The business is very cyclical. When the first 747s came in, they cost $60 million. Today, the list price is more like $300 million – but although they have much better operating costs than they did, they still carry much the same amount of cargo. That hasn’t’t really changed. So the industry is spending much more on the asset – which means it has more costs to cut and it ends up giving away more of its market. And when the yield drops, they cut costs again.
Of course, there have been other things to deal with too – SARS, wars and so on, that have triggered wider, deeper and longer economic cycles.
All this has affected the people in this business. The airlines cut the fat – and sometimes the bone as well. Over the years the industry has lost its allure, and that is where we are at now. Aviation is a commodity today. It is not attractive for good people unless there is more money in it. But if you can’t afford to pay well, it’s hard to know how to progress. Today, working for an airline means nothing compared with what it used to. It used to be something.
What should airlines be focusing on?
There is a massive investment in keeping the passenger product up-to-date and competitive, and they take this investment from what they see as ancillary parts of the business, like cargo. I think that’s one of the biggest problems we have today, and we need to show management that cargo is core. It should be a business that someone wants to make a career out of and be proud of. Very few airlines – and those are mostly in Asia – see cargo that way. In Europe, very few airlines give cargo what it needs. In the US, continuous management changes show what they think of cargo.
What will the next phase be?
The widebody passenger airplanes are making freighters almost redundant. I think eventually freighters will only operate in niche markets. It’s an asset-based industry, so the challenge will be to understand the mix needed to keep bellies full, and having the right revenue management system in place.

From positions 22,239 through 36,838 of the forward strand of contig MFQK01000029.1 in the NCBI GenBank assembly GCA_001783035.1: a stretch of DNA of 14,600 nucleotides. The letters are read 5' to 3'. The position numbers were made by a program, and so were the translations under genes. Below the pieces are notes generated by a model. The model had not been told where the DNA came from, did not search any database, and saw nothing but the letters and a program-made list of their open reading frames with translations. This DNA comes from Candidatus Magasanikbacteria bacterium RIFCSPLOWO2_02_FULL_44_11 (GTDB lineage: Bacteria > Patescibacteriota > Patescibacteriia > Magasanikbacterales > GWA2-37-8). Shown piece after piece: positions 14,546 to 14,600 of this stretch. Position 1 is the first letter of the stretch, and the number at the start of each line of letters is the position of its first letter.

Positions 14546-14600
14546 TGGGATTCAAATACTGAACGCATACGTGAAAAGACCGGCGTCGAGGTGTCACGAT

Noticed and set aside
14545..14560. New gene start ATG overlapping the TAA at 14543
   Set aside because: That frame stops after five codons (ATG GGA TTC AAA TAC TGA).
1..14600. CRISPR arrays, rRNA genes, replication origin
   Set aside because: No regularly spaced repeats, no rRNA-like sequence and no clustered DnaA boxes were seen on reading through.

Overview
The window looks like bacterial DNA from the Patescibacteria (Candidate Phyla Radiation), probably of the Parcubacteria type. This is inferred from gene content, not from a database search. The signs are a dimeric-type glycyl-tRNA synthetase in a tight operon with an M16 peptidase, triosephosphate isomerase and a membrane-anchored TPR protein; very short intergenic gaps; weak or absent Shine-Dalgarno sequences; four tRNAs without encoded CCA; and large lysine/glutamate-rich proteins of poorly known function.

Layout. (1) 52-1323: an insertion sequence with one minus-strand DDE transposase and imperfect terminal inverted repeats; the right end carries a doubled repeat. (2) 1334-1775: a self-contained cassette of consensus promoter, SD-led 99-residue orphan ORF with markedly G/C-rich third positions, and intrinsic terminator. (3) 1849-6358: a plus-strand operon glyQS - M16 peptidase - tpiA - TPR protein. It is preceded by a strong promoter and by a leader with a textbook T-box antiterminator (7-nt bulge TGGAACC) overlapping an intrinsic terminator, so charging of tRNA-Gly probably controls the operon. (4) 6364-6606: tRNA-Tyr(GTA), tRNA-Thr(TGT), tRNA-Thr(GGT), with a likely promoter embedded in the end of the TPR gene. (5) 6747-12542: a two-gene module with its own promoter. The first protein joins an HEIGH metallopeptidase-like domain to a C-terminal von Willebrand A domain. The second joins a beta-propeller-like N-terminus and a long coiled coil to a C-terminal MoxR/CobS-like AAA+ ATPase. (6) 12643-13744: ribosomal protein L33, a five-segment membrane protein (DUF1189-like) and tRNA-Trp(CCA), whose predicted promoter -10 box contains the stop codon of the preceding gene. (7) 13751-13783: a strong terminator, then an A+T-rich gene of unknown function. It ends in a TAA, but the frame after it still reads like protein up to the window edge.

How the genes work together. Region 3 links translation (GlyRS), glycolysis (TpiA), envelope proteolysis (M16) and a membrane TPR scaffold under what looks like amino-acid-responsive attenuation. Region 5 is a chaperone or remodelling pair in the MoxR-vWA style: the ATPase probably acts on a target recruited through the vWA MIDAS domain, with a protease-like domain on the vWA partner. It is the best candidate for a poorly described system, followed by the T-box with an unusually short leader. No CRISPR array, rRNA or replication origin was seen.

It’s a damn tough time for the airline industry. Management needs the skillset to rethink.
Have the airlines given up? Or is it that they don’t know what to do? Some forwarders continue to think they can squeeze the airlines, and some airlines would like to get some of the power back. Relations are not good, and with the environment created by the Department of Justice, no one can discuss it any more.
Do you think that the new Iata and Gacag are a useful way forward? What else could be done?
I do think Gacag and Iata under Des Vertannes are good platforms, and that’s what we need. Are they relevant? Yes.
But at the moment there are too many platforms with divergent interests and opinions on how the industry should move forward. The airlines can’t compete with the integrators, and need to work out how to make a profit. The separate parts of the whole need to work together in synergy, and everyone has to realize that the wider industry is just as important as the little groups within it. We all talk about e-freight, but how many can actually invest in it and do it?
The platforms are disproportionately influenced by certain players with good management, but who don’t represent the bulk of the carriers, such as those in Asia. So a small group is trying to effect change on a larger one. I don’t know how else it can be done with the current competitive and legal constraints though. I hope a formula can be found to make the platforms more effective. I also think there should be a greater focus on training in the industry. Why do you never hear about it? It’s something industry bodies should focus on more.
How do you think the industry will change?